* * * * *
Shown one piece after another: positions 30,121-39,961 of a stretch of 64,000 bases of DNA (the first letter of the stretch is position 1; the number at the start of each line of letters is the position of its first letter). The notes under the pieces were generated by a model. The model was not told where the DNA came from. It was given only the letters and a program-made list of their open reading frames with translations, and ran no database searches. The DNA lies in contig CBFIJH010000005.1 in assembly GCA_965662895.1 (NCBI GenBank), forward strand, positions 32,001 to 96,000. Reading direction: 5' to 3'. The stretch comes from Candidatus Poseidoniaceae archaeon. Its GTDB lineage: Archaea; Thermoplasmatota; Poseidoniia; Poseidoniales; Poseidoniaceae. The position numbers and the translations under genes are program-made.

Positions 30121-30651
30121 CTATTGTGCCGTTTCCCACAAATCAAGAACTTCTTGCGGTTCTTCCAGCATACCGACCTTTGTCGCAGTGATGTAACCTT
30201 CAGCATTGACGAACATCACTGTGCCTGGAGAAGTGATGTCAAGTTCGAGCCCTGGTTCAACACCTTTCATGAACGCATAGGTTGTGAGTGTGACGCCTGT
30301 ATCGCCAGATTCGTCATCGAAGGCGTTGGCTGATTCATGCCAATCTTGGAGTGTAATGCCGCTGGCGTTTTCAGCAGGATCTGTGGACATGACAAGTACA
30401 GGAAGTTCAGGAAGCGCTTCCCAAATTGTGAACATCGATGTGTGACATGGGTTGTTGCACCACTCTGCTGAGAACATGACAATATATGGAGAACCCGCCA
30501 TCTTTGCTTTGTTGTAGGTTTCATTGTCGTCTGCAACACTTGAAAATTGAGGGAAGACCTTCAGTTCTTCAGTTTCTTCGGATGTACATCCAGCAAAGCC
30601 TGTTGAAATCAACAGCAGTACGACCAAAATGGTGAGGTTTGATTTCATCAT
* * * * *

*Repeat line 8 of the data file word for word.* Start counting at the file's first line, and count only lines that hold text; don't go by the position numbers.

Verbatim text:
30601 TGTTGAAATCAACAGCAGTACGACCAAAATGGTGAGGTTTGATTTCATCAT